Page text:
To evaluate the results of a recent change in practice in our institution using cutting balloon angioplasty instead of standard balloon angioplasty as the primary treatment for failing infra-inguinal vein bypass grafts.
In this nonrandomized cohort study with a historical control, failing infra-inguinal vein grafts were identified at duplex surveillance or clinical examination. Patients had confirmatory arteriography and balloon angioplasty at the same attendance. Interventions proximal or distal to the graft itself and prosthetic grafts were not included. Patients were entered into a duplex graft surveillance program. Initial assessment of technical success was duplex or improvement 4-6 weeks after the primary angioplasty.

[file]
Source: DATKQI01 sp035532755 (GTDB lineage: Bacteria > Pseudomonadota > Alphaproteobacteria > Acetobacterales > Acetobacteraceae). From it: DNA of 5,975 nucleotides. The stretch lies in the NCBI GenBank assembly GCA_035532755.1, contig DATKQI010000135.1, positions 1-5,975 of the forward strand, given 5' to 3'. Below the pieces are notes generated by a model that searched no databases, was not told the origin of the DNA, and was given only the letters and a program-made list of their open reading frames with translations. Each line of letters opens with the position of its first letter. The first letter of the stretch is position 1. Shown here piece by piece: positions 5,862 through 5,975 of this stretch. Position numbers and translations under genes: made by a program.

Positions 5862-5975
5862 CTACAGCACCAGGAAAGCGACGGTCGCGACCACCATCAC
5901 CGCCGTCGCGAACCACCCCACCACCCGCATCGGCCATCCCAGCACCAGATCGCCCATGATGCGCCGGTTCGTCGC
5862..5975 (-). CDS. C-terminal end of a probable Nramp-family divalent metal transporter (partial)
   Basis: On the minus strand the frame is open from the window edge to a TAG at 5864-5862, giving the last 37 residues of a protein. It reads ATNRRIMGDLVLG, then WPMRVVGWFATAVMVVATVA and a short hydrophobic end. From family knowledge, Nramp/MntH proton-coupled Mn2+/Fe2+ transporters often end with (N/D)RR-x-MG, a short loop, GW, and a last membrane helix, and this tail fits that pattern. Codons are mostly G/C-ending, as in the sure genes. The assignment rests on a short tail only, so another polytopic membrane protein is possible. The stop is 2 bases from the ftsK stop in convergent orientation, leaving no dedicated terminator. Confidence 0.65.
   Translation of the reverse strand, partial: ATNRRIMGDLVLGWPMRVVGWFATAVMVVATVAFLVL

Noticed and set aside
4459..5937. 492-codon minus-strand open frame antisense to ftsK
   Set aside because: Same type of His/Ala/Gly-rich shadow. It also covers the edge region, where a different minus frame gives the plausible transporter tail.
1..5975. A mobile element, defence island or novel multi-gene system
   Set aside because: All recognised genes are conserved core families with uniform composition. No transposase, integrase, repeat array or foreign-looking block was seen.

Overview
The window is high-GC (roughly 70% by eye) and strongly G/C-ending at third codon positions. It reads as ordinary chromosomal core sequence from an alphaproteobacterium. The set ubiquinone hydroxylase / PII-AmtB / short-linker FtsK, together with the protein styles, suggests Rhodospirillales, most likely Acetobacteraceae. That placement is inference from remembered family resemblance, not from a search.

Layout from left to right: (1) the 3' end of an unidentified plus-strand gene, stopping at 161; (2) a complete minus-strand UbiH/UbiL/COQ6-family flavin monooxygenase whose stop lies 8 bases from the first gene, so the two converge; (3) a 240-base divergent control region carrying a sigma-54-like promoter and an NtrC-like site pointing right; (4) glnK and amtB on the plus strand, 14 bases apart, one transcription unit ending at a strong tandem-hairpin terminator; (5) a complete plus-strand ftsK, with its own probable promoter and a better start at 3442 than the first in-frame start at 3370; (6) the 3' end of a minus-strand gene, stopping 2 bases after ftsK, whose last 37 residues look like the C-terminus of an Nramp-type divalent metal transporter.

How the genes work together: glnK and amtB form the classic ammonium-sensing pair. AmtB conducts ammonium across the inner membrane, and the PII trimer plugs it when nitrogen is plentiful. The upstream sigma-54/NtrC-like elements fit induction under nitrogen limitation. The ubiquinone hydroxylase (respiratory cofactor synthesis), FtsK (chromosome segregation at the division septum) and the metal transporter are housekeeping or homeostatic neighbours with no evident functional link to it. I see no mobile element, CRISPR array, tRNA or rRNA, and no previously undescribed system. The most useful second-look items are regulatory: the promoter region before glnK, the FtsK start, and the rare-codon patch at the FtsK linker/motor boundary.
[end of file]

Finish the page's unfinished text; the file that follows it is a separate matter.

Twenty-seven consecutive patients were treated with standard balloon angioplasty, then 11 consecutive patients were treated with cutting balloon angioplasty. Initial technical success was 74% for the standard balloon versus 82% for the cutting balloon. The primary patency rate at 6 months was 16/26 (62%) for standard balloon angioplasty and 8/10 (80%) for cutting balloon angioplasty (p = 0.44). The primary patency rate at 12 months was 9/25 (36%) for standard balloon angioplasty and 5/10 (50%) for cutting balloon angioplasty (p = 0.47).
The use of cutting balloons for primary angioplasty of infra-inguinal vein grafts offers no definite advantage over standard balloon angioplasty in this institution or compared with patency rates after standard balloon angioplasty reported elsewhere. Larger multicenter studies would be required to demonstrate whether there was any real difference between the two techniques.